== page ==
Get Creative in Helping Your Clients Manage Unwanted RMDsAnnuity Department
The SECURE Act of 2020 and the RMD Puzzle
Many clients don’t want or need to take the RMDs each year. They may have goals of leaving the asset behind to their loved ones instead. How to manage RMDs is often the question. If left unanswered, they can be spent, gifted, and taxed in disadvantageous ways. The SECURE Act of 2020 brought many changes to the RMD requirements as well as the rules affecting their beneficiaries’ options once they pass on.
Reach out to your clients that don’t enjoy taking RMD’s. These activities will lead to sales, even if they don’t involve the SECURE Act provisions. At a minimum, it will give your clients the assurance you are aware of changes in law, reviewing their options, and can help them establish the right path for transferring assets to their beneficiaries.
Annuity Solutions for RMDs
Most annuities are RMD friendly. If the RMD amount for an individual annuity is ever larger than a surrender-free withdrawal, annuity carriers will typically waive surrender charges to accommodate the RMD. Both withdrawals and/or lifetime income from qualified annuities count towards RMDs. Retirees that don’t need their RMD for income can leverage annuities and life insurance to maximize a plan for their beneficiaries. Some great ideas to solve this puzzle with annuities include:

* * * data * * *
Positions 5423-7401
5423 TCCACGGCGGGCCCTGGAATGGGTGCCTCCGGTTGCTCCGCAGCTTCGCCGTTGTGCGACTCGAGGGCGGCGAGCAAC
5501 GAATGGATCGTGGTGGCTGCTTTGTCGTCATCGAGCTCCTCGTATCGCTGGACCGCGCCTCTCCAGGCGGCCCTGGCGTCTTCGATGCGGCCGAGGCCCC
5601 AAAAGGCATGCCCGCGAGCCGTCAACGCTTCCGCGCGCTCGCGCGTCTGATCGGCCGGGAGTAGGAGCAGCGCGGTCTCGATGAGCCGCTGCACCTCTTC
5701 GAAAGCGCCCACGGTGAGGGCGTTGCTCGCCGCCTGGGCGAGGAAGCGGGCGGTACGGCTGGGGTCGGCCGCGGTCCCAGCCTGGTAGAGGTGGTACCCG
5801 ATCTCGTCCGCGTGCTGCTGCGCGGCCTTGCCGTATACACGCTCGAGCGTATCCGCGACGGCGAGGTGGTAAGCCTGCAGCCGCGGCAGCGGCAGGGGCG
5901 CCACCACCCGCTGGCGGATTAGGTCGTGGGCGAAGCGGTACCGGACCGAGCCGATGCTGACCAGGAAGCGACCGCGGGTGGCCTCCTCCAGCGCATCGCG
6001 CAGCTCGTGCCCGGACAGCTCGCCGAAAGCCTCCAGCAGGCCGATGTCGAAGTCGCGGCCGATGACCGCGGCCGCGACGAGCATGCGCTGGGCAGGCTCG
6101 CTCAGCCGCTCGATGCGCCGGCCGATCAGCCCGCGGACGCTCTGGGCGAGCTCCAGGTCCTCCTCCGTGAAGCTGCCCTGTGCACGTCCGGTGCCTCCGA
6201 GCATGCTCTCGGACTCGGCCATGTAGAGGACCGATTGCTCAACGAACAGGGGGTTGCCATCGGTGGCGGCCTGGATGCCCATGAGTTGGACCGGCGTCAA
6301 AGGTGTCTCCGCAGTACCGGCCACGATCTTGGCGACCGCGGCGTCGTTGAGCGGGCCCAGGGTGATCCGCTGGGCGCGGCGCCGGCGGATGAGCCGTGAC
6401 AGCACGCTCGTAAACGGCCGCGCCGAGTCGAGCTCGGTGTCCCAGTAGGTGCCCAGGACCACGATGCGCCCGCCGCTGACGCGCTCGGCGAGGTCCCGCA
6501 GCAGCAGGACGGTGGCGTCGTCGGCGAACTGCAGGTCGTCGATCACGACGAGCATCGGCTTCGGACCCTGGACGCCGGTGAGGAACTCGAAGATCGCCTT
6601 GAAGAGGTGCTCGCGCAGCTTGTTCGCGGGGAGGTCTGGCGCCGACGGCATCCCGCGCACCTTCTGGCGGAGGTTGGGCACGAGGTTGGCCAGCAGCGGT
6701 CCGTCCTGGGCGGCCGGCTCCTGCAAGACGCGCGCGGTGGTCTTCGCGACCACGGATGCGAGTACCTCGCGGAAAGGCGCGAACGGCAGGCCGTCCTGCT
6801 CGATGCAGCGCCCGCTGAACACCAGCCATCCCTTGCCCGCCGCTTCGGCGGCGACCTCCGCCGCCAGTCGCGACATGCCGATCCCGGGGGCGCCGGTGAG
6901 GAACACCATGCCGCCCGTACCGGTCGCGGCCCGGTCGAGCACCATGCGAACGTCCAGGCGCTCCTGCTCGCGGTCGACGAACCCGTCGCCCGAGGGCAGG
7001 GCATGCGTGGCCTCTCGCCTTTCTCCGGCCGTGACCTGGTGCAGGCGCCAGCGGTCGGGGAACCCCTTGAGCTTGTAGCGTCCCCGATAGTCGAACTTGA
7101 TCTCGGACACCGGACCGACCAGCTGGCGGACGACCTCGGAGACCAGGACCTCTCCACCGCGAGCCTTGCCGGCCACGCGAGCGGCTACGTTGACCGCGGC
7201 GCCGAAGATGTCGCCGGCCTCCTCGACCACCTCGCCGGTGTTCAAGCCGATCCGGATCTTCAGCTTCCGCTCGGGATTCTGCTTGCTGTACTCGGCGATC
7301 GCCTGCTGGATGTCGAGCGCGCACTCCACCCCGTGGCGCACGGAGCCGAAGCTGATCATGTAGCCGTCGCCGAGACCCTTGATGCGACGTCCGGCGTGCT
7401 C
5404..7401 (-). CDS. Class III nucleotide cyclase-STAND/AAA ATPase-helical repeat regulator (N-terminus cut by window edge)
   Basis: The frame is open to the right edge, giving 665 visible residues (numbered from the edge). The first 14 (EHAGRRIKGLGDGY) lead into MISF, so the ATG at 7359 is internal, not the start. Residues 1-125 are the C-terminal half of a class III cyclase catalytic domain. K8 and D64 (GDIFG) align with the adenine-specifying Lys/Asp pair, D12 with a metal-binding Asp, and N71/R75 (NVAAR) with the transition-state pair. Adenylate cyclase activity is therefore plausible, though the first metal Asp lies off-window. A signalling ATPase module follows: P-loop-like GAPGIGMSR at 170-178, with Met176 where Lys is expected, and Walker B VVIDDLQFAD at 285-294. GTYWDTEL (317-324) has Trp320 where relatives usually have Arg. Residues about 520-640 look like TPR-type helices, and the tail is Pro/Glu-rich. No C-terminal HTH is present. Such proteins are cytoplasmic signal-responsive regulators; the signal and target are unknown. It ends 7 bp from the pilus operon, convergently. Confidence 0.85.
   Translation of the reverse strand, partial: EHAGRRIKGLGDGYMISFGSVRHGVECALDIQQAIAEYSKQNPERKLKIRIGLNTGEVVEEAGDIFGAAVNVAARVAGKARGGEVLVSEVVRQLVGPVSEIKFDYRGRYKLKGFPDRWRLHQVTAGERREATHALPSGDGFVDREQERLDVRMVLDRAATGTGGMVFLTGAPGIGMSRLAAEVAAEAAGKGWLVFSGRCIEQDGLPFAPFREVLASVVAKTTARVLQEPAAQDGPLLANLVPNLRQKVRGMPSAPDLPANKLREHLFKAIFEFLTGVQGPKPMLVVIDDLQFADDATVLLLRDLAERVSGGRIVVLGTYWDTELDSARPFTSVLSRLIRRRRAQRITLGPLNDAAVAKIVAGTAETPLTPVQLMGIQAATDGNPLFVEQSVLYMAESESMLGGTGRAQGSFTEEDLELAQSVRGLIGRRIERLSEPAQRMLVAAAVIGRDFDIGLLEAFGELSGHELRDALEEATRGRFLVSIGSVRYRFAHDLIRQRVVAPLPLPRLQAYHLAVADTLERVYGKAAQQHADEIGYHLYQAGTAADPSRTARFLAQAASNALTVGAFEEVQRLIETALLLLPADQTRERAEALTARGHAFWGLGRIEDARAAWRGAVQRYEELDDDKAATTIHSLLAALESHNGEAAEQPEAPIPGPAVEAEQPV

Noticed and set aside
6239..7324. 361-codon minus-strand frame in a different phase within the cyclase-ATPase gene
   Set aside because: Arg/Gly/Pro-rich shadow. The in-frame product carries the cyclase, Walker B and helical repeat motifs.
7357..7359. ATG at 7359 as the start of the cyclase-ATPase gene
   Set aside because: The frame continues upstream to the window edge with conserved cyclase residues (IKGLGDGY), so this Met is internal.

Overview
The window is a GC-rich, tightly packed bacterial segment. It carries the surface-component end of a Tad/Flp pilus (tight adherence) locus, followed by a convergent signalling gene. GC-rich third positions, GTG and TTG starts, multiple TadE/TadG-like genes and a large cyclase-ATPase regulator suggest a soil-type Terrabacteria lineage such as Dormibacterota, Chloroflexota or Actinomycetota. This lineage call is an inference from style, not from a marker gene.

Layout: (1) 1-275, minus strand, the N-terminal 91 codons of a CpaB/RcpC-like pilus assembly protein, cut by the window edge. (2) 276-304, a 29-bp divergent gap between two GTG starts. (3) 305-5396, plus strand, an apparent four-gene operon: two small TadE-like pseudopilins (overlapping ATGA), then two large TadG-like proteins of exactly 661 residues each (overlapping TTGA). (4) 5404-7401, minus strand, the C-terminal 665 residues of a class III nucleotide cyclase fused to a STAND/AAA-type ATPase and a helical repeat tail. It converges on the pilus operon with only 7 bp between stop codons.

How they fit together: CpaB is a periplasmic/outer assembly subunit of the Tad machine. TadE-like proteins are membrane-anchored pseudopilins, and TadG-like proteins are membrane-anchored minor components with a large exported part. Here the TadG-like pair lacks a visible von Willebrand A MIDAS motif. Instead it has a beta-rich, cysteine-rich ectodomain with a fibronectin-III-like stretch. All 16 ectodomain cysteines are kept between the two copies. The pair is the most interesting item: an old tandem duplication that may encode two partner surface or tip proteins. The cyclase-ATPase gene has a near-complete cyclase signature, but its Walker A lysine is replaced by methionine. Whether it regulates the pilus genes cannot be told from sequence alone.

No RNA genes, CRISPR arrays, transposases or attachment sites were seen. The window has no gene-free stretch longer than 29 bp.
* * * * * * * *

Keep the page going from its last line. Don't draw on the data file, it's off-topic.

- Distributions from lifetime income riders can help preserve other investments that may be more favorable for beneficiaries to inherit.
- Transfer qualified accounts to annuities with enhanced death benefits.
- Buy life insurance and pay those premiums with RMD’s.
New RMD Rule Highlights
- The SECURE Act changed the rules regarding required minimum distributions starting in 2020
- Starting January 2020, the RMD minimum start age is 72 (previously 70.5)
- Those who turned age 70.5 in 2019 or earlier must default to the previous RMD rules
New Inheritance Rule Highlights
- Beneficiaries who inherit a qualified retirement account must distribute 100% of those assets within 10 years of the deceased’s death but there is no specific annual RMD required during those 10 years.
- There is an exclusion that allows some beneficiaries to stretch RMDs over their own life expectancy. Those excluded from the 10-year rule are:
- Surviving Spouses
- Minor Children
- Disabled or chronically ill persons
- Siblings not more than 10 years younger than the deceased person